A city councillor in Cork has said requesting special permission for leave to look after a baby is “not a dignified situation” for women in local politics.
Councillors elected to local authorities are currently not entitled to paid maternity leave and are barred if they do not take their seat for more than six months.
Under the Local Government Act 2001, a public representative absent from their post for more than six months is deemed to have resigned.
Solidarity Councillor Fiona Ryan, who is seeking re-election in the city north west ward, said she will have to consider her involvement in local politics if she decides she wants children in the future, due to the lack of support for female representatives.
Ms Ryan said it is already difficult enough for young politicians due to the low pay of €17,060 gross per annum plus expenses and monthly allowances.
“As a renter, a young person and a woman I understand the extreme difficulties that the current formation of the council represents,” she said.
“The cost of rents has made it untenable for some young councillors across Ireland who are being forced to step down.
“I turned 30 this year and I am hoping I will still be in a position in a job but nobody really knows with the boundary extension. I am going to have to consider, do I want children? I will have no maternity leave if it is the case.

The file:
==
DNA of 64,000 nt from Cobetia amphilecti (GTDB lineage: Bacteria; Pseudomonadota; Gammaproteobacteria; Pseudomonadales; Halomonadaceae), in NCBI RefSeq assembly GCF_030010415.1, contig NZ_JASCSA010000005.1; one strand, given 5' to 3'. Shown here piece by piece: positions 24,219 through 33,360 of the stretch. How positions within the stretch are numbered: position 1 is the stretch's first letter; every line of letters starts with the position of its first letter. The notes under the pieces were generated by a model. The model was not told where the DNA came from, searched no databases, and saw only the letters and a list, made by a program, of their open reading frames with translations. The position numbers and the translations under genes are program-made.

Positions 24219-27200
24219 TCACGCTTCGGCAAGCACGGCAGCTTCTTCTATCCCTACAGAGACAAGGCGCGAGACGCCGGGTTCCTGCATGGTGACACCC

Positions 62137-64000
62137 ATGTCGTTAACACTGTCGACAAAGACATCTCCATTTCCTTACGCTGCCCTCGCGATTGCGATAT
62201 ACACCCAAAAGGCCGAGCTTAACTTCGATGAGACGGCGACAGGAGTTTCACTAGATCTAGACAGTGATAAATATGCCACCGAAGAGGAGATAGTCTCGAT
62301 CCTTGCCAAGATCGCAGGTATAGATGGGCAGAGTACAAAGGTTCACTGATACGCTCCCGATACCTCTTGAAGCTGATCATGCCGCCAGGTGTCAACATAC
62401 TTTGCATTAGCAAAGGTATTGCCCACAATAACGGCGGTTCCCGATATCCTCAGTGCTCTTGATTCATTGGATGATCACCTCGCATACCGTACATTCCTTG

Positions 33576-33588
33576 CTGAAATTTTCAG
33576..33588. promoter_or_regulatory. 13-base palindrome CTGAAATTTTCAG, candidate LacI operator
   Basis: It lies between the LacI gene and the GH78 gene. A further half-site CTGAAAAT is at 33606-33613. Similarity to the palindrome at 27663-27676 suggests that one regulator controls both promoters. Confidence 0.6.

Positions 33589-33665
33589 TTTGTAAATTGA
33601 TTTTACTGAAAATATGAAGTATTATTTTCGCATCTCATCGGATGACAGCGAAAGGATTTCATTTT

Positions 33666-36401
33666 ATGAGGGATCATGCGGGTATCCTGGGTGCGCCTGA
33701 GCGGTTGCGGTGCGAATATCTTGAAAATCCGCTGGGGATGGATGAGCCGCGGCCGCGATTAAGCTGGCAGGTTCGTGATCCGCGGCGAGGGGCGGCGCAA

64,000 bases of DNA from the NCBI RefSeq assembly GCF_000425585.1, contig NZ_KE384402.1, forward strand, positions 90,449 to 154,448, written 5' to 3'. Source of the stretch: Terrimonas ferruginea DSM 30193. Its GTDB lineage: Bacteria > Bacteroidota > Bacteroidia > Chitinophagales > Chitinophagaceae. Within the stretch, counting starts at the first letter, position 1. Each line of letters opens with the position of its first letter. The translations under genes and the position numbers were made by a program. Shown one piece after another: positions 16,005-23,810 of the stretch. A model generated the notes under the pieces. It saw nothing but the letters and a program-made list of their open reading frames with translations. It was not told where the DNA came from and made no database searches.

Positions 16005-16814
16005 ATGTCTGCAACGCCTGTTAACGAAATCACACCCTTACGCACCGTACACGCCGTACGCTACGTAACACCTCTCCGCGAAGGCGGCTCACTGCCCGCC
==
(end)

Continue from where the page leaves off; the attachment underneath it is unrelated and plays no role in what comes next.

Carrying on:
“I would have no support in that scenario. It’s something I will have to think about if I run again, the lack of supports for councillors, not just economic but lack of childcare and maternity leave and having to seek permission specifically from the council - like what happened to a colleague in Cork County Council.
“This is not a dignified situation for women in politics, particularly at a local level because it does represent a barrier for women in politics,” she added.
The issue of maternity leave for councillors was raised by county councillor Danielle Twomey in 2017, who revealed she had to return to work four weeks after having one of her children.